Salt Bae owner plans $890m sell-off to cut debt

Turkish billionaire Ferit Sahenk will be selling more of his well-seasoned assets.

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    Nusret Gokce, known as 'Salt Bae', adds salt to the meal of gymnast Simone Biles of the USA [Stuart C. Wilson/Getty Images for Laureus]
    Nusret Gokce, known as 'Salt Bae', adds salt to the meal of gymnast Simone Biles of the USA [Stuart C. Wilson/Getty Images for Laureus]

    Turkish billionaire Ferit Sahenk is ready to sell more of his assets as part of an ongoing effort to satisfy a debt-restructuring deal struck with banks earlier this year.

    Sahenk's Dogus Holding AS could dispose of investments worth as much as 800 million euros ($890 million), he said in an interview in Istanbul late on Monday. Dogus, which has interests spanning restaurants, entertainment outlets, marinas and car-distribution businesses, wants to cut its 2.3 billion euros of restructured debt to below 2 billion euros this year and to 1.5 billion euros by the end of 2020 through the sales, he said.

    "We are determining the assets to be sold by making sure that we don't weaken our position in the sectors that we have operations in," Sahenk said. "We are keeping our focus on our core businesses. We have observed significant improvements in our cash flows and Ebitda figure this year and had savings of 75 million euros in a short period of time in the group."

    The steps could include an initial public offering of Dogus's hospitality businesses, Sahenk said.

    The shares of companies affiliated with the investment holding company were mixed on Wednesday after surging the previous day. Dogus Gayrimenkul Yatirim Ortakligi AS, a real estate developer, rose as much as 9.3% to the highest level since June 24 after gaining 6% on Tuesday. Dogus Otomotiv Servis AS, the group's unit that distributes Volkswagen AG cars in Turkey, pared Tuesday 5.4% rally to trade 1.3% lower at 10:09 a.m. in Istanbul.

    Dogus has invested a total of $9 billion in restaurants, automotive, hotels, energy and finance in the past decade, with 83% of them in Turkey, Sahenk said.

    Foreign debt

    Like many other Turkish companies, the owner of the Nusr-Et steakhouse, popularly known by its founder chef's meme Salt Bae, is struggling to repay foreign-exchange loans after the lira plunged. Dogus has been selling hotels and stakes in restaurants, which Moody's Investors Service said in May amount to about 625 million euros, to honor the restructuring deal with lenders.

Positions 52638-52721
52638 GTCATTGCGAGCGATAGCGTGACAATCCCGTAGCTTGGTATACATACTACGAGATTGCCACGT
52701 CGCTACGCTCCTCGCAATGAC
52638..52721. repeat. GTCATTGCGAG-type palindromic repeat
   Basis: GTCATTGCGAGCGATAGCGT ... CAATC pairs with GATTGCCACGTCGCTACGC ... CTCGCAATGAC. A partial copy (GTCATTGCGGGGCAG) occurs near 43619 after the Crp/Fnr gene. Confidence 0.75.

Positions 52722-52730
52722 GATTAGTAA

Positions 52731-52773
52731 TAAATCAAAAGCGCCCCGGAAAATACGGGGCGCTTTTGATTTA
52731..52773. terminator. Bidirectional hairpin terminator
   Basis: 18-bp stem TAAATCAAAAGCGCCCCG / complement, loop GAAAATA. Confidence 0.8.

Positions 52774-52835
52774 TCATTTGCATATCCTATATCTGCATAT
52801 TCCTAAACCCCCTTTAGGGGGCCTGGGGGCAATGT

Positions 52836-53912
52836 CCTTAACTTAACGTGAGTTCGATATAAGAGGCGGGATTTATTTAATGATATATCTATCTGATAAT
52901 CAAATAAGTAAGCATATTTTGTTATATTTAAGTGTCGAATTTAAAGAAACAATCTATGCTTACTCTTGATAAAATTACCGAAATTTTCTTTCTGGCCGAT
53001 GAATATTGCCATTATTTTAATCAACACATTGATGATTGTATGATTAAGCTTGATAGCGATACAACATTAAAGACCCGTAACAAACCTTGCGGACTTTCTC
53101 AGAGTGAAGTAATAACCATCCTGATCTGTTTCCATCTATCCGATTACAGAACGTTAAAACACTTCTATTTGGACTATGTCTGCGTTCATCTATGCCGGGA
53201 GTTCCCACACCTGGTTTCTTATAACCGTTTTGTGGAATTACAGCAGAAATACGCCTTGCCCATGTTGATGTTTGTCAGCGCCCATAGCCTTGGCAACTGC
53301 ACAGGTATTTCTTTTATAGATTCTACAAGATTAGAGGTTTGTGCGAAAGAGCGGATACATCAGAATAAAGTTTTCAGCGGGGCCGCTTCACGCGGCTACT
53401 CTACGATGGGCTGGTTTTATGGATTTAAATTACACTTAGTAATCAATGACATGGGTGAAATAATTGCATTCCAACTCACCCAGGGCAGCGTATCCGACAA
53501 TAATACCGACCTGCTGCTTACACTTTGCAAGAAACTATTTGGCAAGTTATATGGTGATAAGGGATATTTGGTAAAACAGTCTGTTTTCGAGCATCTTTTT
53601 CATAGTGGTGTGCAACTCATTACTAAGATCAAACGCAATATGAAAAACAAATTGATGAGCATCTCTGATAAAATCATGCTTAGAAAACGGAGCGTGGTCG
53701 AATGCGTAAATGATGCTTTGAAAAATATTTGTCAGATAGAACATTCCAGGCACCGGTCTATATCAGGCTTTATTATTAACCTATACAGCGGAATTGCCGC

The group had plans to sell shares through an IPO of the international restaurants business, D.ream, or Dogus Restaurants Entertainment & Management, in London, people with knowledge of the plan said last year. D.ream has the franchise of Japanese restaurant Zuma, Nusr-Et and among other brands.

    Dogus Holding signed the loan-restructuring deal with 12 banks in Turkey, two of which are international lenders, said Husnu Akhan, vice chairman of the group, in a separate interview. The restructured loan is a six-year facility, he said.

    The billionaire, once Turkey's richest man, entered the entertainment and restaurant trade after selling his stake in Turkiye Garanti Bankasi AS to Spain's BBVA for about $5 billion in three transactions since 2010.

    Sahenk was speaking after the opening of a $1.7 billion cruise port project, called Galataport, which the group is building with a smaller partner, Bilgili Holding, in Istanbul under a 30-year contract with the government. The port in the Karakoy district on the Bosporus is due to start operations next spring and projected to host 25 million visitors a year.

    The Galataport venture is in talks with six local lenders to start principal repayments on a 1.02 billion-euro loan taken out in 2016 in 2022 instead of 2020, Akhan said. The maturity of the 14-year facility won't change from 2030, he said.

    The Galataport investment will pay back in 16 years, Akhan said.

    SOURCE: Bloomberg